Farmers are flocking to finance classes as they look to guard against more sudden changes in the dairy market.
Primary ITO adviser Liz Sanders said an increasing number of farmers had signed up to modules on cash flow, financial planning and reducing risk as part of the diploma in agribusiness management course since the forecast changed.
Exact figures on the rising popularity of the courses were not available but there had been substantial increases in both enrolments and inquiries, Primary ITO said.
“The diploma qualification builds farmers’ skill in key areas of their business like human resource management, financial planning, tax and investment,” Sanders said.
Bank of New Zealand agribusiness partner Emma Hennigan said farmers were generally more aware of how their business was positioned.
The drop in Fonterra’s Global Dairy Trade index had made financial planning more important than ever and farmers could avoid being ‘ambushed’ by market changes if they planned and managed cash flows, she said.
Dairy prices fell to 3.6 per cent at Fonterra’s latest Global Trade Auction this month – the third decline in a row.
Fonterra also slashed its forecast dividend to 20-30 cents per share last month, despite widespread expectations in the farming community that the figure would rise.
Hennigan said those who were studying the course appeared to have an increased awareness and confidence about what they could do to improve their on-farm finances.
Southland Federated Farmers president Russell MacPherson said financial management was an important aspect of any business.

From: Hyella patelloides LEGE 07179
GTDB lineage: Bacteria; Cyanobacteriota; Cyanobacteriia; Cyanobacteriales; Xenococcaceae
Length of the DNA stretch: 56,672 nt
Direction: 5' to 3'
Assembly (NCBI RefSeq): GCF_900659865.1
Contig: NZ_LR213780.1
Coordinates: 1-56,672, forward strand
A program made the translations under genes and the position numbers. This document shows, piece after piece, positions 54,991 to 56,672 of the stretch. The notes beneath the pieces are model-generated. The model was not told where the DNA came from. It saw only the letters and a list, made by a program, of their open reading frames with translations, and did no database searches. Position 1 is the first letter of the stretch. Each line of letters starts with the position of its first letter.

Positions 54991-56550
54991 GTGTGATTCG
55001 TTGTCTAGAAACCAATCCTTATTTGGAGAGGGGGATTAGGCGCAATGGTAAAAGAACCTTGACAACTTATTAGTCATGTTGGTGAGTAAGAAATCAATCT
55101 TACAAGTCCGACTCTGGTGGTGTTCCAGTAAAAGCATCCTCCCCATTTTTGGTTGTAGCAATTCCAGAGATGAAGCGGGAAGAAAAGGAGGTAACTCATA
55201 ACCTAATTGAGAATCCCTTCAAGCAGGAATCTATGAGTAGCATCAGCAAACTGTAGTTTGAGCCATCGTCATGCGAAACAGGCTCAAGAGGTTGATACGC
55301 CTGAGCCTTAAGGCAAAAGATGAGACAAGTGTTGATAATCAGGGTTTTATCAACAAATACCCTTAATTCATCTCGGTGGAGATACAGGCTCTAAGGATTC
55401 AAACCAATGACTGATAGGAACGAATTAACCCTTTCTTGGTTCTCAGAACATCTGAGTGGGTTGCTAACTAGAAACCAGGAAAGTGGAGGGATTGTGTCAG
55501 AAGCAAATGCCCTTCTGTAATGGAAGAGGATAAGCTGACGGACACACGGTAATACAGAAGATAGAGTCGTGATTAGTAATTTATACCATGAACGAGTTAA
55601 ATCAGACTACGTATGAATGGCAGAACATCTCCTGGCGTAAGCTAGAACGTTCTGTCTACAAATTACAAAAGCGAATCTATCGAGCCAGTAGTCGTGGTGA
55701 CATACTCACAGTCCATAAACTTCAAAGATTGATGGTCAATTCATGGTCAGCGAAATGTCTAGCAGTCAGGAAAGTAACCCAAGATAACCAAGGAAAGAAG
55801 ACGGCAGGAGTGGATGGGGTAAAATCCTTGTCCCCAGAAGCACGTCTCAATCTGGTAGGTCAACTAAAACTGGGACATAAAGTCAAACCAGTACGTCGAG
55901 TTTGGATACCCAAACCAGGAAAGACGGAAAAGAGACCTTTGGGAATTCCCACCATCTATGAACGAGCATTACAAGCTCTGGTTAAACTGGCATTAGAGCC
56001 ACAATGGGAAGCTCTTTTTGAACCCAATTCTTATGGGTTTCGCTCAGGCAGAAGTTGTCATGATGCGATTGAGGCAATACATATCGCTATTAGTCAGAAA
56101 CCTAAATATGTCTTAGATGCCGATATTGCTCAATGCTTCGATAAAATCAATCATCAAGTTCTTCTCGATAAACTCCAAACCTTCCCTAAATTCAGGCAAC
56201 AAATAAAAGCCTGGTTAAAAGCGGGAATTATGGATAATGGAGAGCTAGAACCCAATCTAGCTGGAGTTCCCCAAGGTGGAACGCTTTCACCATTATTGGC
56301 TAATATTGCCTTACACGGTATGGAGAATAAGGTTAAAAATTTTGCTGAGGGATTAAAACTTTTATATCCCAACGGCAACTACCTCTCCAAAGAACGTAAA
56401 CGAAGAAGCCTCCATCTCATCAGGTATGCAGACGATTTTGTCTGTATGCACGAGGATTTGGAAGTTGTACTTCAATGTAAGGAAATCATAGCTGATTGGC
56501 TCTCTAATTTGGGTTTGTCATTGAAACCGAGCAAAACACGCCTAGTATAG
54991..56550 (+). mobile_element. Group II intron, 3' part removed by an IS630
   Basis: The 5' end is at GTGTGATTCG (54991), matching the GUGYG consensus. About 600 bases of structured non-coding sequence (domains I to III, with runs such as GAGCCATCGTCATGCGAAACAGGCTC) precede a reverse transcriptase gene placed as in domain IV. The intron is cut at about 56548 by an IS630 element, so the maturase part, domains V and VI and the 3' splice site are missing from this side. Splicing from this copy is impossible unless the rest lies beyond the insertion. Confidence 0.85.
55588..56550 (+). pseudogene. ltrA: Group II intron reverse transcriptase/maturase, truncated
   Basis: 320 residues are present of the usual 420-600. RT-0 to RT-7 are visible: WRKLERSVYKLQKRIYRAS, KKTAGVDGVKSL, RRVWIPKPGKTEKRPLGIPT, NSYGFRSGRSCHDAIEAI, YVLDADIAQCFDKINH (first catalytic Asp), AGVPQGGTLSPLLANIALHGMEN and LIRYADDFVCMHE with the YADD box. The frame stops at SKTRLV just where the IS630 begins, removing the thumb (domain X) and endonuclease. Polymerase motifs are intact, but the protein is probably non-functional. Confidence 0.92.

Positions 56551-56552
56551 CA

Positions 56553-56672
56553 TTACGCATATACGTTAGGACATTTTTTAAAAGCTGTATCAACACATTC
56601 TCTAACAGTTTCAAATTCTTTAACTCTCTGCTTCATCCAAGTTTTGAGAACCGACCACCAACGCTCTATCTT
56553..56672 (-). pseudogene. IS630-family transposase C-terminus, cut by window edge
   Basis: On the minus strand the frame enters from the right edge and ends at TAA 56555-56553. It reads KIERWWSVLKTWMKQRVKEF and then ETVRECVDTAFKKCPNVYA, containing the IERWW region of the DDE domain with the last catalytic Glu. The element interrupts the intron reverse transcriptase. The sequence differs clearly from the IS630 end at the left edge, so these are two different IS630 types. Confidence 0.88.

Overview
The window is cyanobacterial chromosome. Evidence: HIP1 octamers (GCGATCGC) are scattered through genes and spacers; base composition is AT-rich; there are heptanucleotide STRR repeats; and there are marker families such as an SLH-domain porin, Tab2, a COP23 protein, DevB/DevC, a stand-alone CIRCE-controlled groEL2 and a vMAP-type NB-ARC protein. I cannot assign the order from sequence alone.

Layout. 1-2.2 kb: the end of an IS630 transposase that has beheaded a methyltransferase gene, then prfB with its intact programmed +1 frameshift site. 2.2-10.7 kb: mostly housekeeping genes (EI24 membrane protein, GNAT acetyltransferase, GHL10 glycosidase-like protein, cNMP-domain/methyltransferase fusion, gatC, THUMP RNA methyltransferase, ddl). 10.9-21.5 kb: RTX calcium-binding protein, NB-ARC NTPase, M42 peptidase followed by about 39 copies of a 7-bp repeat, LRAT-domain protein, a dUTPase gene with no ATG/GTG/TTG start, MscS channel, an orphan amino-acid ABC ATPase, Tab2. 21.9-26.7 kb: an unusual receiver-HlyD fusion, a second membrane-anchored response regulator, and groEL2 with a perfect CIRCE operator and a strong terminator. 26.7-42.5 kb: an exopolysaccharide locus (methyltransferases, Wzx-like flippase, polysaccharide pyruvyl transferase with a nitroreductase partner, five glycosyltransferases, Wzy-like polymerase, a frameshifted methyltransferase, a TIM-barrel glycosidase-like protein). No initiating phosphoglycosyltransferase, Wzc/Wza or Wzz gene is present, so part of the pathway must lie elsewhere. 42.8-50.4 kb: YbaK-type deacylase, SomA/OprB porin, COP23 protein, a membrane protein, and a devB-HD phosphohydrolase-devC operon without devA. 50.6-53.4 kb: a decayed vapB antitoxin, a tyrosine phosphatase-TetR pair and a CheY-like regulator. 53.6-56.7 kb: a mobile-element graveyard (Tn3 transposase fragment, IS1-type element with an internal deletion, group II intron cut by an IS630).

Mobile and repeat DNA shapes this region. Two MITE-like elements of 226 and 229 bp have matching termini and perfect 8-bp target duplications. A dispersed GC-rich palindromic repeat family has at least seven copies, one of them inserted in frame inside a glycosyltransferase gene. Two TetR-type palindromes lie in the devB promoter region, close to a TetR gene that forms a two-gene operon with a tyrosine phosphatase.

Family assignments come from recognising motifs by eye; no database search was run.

Having a thorough understanding of finance was beneficial for farmers at all levels of the industry, he said.
“Upskilling farmers is very important, but finance is also a big part of our personal lives,” MacPherson said.
“If you’re a farm worker who has aspirations of becoming a sharemilker or a farm owner, understanding finance is a great starting point.
“It’s great that organisations are offering these courses.”
GORE COUPLE GROW IN CONFIDENCE
A Gore sharemilking couple say studying finance has made it easier to cope with the challenges of what has been a tough season for dairy farmers.
Bryden and Vanessa Rufford are completing a diploma of agribusiness management through Primary ITO, and say they now feel they are “speaking in the same language” as their accountant.
Vanessa said since starting they have been tracking their expenses and adjusting their budgets more regularly, making them more confident when making financial decisions.
“Looking forward, we can already see that next season is going to be even harder than this season,” Vanessa said.
“It’s important to talk to your accountants and your bank manager early.”
Having a greater financial awareness made their 175ha operation a stronger business, she said.